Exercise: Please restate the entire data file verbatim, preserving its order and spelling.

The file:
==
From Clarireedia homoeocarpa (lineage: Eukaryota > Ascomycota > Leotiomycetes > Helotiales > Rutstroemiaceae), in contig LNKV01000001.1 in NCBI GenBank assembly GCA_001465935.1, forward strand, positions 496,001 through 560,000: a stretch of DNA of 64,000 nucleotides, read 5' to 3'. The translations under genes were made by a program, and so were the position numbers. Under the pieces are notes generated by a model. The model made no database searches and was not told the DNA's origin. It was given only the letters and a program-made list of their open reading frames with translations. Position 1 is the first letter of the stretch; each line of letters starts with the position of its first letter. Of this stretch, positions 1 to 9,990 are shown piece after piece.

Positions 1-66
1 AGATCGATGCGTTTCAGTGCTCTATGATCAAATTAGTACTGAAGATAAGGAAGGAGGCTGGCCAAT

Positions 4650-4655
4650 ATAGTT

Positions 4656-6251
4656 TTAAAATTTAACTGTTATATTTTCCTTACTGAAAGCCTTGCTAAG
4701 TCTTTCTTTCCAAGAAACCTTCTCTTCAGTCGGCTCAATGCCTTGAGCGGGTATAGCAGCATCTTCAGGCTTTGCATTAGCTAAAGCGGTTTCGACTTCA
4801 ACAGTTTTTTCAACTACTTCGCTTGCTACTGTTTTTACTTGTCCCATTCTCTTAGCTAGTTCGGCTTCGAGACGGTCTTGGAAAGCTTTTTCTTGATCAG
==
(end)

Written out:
From Clarireedia homoeocarpa (lineage: Eukaryota > Ascomycota > Leotiomycetes > Helotiales > Rutstroemiaceae), in contig LNKV01000001.1 in NCBI GenBank assembly GCA_001465935.1, forward strand, positions 496,001 through 560,000: a stretch of DNA of 64,000 nucleotides, read 5' to 3'. The translations under genes were made by a program, and so were the position numbers. Under the pieces are notes generated by a model. The model made no database searches and was not told the DNA's origin. It was given only the letters and a program-made list of their open reading frames with translations. Position 1 is the first letter of the stretch; each line of letters starts with the position of its first letter. Of this stretch, positions 1 to 9,990 are shown piece after piece.

Positions 1-66
1 AGATCGATGCGTTTCAGTGCTCTATGATCAAATTAGTACTGAAGATAAGGAAGGAGGCTGGCCAAT

Positions 4650-4655
4650 ATAGTT

Positions 4656-6251
4656 TTAAAATTTAACTGTTATATTTTCCTTACTGAAAGCCTTGCTAAG
4701 TCTTTCTTTCCAAGAAACCTTCTCTTCAGTCGGCTCAATGCCTTGAGCGGGTATAGCAGCATCTTCAGGCTTTGCATTAGCTAAAGCGGTTTCGACTTCA
4801 ACAGTTTTTTCAACTACTTCGCTTGCTACTGTTTTTACTTGTCCCATTCTCTTAGCTAGTTCGGCTTCGAGACGGTCTTGGAAAGCTTTTTCTTGATCAG